I’ve seen one of your YouTube videos, the one we’ve discussed about the mysterious destruction of books… or the physicality of books, if you will. I’ll have to check out the rest. I don’t use YouTube for much besides introducing my kids to the shows I watched as a kid. I’d take Voltron over Power Rangers any day.

You have some short stories on your website, and a story in The Adventure of Creation. Tell us a little about them.

The stories on my website are an odd little collection. You have Othello, a magic-realism piece I wrote as a sort of angry letter in response to argentine author Julio Cortázar’s story Circe, which I saw as a demonization of women. You have Burial Clothes, a short story about a young man struggling to cope with his father’s death, which was shortlisted for a national contest. And you have Half-Humans Anonymous, actually my favorite of the bunch, which addresses such themes as identity, adolescence, and loneliness through a sort of whacky contemporary fantasy world.

My story Worlds of Clay was selected for publication in The Adventure of Creation anthology, which came out earlier this year. Also magic realism, it combines my love for creating with my personal experiences about the loss of my grandfather.

These sound like a great way for people to sample your writing while they wait for Blue Rabbit’s release.

Where can people find you online?

You can find my blog here: http://www.jimenanovaro.com

My favorite place to connect with people is Twitter: http://twitter.com/JimenaNovaro

I also have a Facebook page: http://facebook.com/JimenaNovaroWriter

A Goodreads author page: https://www.goodreads.com/author/show/7170198.Jimena_Novaro

And a YouTube channel: https://www.youtube.com/channel/UCF0ENPPqpWet3lPryOpObzQ

Have you ever liked a movie better than the book? If so, which one and why?

I liked The Lord of the Rings trilogy by Peter Jackson about as much as the book. Excellent casting, gorgeous music and visuals, and about as faithful as an adaptation can be. Plus, hunky dudes!

Elvis or the Beatles?

The Beatles. J I grew up on them, and I still love them.

What’s your favorite quote?

Can I have two from vastly different sources?

“Man is born free, but everywhere he is in chains.” ― Jean Jacques Rousseau, The Social Contract. It introduced me to the world of philosophy, and it still gives me tingles just thinking about it.

“You can learn all the math in the ‘verse… but you take a boat in the air that you don’t love… she’ll shake you off just as sure as the turn of the worlds. Love keeps her in the air when she ought to fall down… tells you she’s hurting before she keels. Makes her a home.” ― Malcolm Reynolds, Serenity.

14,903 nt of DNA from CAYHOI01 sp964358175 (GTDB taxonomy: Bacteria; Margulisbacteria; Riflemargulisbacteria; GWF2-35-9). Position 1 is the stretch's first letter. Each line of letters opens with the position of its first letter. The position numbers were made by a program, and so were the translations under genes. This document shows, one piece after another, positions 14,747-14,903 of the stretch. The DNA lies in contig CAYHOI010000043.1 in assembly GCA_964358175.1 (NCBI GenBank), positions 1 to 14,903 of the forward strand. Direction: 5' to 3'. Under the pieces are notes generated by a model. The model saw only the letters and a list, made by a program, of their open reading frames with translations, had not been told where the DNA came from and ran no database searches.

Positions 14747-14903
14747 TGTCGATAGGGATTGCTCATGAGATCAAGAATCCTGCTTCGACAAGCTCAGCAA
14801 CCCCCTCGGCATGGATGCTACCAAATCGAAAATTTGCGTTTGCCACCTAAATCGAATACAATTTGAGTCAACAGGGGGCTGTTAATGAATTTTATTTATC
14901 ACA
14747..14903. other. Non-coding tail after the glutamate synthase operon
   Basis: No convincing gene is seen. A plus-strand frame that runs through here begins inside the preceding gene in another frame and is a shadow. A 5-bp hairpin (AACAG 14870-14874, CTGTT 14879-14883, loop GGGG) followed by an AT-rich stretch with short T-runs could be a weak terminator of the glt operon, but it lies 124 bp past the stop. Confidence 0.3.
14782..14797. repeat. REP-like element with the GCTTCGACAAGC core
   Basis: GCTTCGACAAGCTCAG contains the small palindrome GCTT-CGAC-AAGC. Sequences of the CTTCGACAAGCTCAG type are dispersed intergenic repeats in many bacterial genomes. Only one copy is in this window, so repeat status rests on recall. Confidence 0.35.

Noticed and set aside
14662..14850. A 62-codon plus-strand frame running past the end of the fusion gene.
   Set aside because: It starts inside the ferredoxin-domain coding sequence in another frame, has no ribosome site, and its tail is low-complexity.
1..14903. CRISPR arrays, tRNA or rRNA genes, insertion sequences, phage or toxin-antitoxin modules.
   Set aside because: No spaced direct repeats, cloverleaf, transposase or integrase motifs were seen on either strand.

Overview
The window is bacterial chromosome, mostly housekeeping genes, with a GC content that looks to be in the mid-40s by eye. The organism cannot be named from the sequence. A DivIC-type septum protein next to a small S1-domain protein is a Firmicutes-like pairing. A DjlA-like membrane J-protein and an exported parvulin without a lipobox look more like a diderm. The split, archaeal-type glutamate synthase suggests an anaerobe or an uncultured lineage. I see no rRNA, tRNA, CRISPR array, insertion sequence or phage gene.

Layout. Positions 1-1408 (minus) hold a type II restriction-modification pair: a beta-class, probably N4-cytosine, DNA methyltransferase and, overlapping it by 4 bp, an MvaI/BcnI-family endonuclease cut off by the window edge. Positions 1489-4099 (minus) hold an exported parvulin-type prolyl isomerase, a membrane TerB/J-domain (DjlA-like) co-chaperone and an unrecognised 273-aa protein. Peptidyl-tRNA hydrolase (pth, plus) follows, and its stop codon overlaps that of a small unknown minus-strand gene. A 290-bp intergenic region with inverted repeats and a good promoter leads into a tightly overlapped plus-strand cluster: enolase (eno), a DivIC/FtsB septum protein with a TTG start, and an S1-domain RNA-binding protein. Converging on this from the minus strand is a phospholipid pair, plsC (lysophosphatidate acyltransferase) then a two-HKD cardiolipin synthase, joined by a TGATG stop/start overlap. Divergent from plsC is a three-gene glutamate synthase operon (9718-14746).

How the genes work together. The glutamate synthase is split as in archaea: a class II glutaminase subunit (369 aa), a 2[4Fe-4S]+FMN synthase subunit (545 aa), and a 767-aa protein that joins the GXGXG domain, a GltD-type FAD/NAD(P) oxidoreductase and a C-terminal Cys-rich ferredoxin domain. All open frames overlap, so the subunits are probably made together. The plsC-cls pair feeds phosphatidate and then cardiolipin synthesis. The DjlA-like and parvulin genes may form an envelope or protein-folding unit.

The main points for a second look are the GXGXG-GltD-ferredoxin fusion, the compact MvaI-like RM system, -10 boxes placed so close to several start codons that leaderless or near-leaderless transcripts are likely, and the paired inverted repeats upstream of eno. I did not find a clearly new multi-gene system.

I don’t think I’ll ever get tired of watching Firefly/Serenity. I’ve bought two copies for people who had never seen it. And it’s such a quotable show. I’m a big fan of Jayne, but most of the people I know can’t stand him.

Star Wars or Star Trek?

Star Wars―the original trilogy, of course. It was one of the obsessions of my childhood. I once got into a fight with my best friend over Luke Skywalker. The fight involved rocks!!! I’ve only seen a couple of seasons of Star Trek: The Next Generation, though, so it seems like an unfair comparison.

How do you take your coffee (or tea)?

I take neither! I’ve only had coffee once, and I ended up sobbing uncontrollably… in public.

Thanks for joining me today and letting me be part of Blue Rabbit’s launch, Jimena. I wish you all the best.

Blue Rabbit final coverBlue Rabbit Blurb:

In Knoxville, Tennessee, there’s a bridge to another world.

When they first cross it, Erika and her friends feel like they’ve stumbled into a dream. Magical and mysterious, the other world becomes their little paradise, a place to explore and escape from their everyday lives. Until one night a boy from school, Mike, follows them to the other side―and he’s kidnapped by strange and powerful Creatures.

Back home, everyone thinks Erika and the gang are responsible for Mike’s disappearance. The dream has become a nightmare. How can they negotiate with these Creatures to rescue Mike and clear their names? And why are the Creatures fixated on Erika, who feels drawn to their world even as she senses the danger?